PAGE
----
Kryjanovskaya: Another great tip André taught us is to solidify the results if possible. Have learners examine patients with different exam findings within the same organ system. For example, with the holosystolic murmur, try examining patients with diastolic murmurs to solidify differences in murmurs and other findings in other patients on our teams. We could take the learner to see patients with interesting physical exam results (after asking the patient’s permission) and get an idea of ​​what results those other patients might have. This is again the physical examination based on assumptions. Most patients enjoy being part of the teaching experience.

Heubléin: I wish that when I was in residence these methods were used more, because it’s an amazing way to see things in practice and learn on the job. During our podcast, we had fun walking through a heart murmur case with Dr. Mansoor. So I encourage you to listen to the podcast and check out his website, Physical Diagnoses CPX. You will find a wealth of information on ways to improve your teaching of physical examination – cases that you can walk through alone or with your learners to reinforce these results.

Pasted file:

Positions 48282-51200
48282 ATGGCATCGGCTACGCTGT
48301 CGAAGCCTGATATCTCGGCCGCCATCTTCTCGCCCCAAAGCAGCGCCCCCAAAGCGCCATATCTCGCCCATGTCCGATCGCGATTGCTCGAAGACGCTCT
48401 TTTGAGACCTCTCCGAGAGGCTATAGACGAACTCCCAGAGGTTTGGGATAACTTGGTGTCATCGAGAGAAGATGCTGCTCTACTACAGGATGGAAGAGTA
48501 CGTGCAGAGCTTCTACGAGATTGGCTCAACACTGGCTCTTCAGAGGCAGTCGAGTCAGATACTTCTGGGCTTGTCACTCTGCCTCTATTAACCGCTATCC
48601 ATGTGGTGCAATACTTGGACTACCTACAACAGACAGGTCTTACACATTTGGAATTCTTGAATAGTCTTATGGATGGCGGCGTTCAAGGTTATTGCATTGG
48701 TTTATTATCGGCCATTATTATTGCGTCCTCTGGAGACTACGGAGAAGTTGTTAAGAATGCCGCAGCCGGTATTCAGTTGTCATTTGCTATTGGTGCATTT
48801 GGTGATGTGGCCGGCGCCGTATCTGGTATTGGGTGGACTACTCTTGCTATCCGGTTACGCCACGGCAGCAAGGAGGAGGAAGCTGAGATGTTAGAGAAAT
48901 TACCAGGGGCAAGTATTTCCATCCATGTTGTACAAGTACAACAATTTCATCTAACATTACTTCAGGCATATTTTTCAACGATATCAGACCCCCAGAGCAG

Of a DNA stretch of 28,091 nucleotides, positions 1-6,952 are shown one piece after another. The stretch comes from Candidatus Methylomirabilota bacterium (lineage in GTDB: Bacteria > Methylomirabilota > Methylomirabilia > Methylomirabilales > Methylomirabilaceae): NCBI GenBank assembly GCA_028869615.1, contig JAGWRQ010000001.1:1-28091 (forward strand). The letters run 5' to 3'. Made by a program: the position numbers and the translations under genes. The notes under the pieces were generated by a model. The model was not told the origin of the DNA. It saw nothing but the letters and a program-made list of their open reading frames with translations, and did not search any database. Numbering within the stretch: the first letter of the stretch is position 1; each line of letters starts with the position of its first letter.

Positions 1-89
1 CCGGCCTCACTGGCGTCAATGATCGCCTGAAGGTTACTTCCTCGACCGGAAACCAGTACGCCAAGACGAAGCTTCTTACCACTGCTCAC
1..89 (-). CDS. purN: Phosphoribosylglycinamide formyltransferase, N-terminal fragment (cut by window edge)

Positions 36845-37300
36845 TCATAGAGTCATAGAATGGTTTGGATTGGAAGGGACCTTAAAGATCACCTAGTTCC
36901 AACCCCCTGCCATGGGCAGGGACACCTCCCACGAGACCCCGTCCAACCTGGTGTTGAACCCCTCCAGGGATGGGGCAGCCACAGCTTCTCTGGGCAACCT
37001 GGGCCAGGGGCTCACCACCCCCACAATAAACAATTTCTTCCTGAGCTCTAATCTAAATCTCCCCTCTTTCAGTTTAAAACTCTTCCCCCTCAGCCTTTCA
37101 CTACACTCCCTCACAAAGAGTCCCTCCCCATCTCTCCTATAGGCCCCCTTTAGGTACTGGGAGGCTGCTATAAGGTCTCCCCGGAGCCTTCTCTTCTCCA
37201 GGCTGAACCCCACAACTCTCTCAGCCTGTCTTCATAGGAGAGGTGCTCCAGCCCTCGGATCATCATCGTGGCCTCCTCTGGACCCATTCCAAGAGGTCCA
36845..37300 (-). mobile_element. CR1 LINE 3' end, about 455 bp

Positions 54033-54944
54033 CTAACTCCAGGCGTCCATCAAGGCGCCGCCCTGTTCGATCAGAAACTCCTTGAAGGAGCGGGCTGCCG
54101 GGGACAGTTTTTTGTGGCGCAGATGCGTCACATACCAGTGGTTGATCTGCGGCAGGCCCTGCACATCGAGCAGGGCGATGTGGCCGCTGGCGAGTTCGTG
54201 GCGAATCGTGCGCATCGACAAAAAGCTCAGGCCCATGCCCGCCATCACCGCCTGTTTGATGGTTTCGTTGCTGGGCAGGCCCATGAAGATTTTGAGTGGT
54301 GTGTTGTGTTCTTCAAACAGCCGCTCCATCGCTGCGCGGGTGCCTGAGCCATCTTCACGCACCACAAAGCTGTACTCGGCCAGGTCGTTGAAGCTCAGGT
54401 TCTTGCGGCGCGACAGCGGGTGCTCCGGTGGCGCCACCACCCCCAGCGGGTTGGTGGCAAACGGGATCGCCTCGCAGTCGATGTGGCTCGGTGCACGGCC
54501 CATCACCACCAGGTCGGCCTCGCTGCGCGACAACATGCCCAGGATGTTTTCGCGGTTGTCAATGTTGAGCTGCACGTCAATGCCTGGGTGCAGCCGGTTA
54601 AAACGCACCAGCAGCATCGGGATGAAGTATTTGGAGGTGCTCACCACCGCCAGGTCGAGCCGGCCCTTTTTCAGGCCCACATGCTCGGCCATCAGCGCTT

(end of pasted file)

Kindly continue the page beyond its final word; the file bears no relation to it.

Another tip from Dr. Mansoor was for educators trying to improve their physical exam skills and teach the exam better is to have a physical diagnosis buddy. If you see something that excites you at the clinic or on the wards, text or call your friend and say, “Hey, let’s see this patient together and learn about this case together.”

You can listen to the entire podcast here, and also see our show notes and charts. I’m Dr. Molly Heublein.

Kryjanovskaya: And I’m Dr. Era Kryzhanovskaya. Please join us for this brief recap of the Physical Exam Skills episode with Dr. Andre Mansoor as part of Curbsiders Teach Season 2.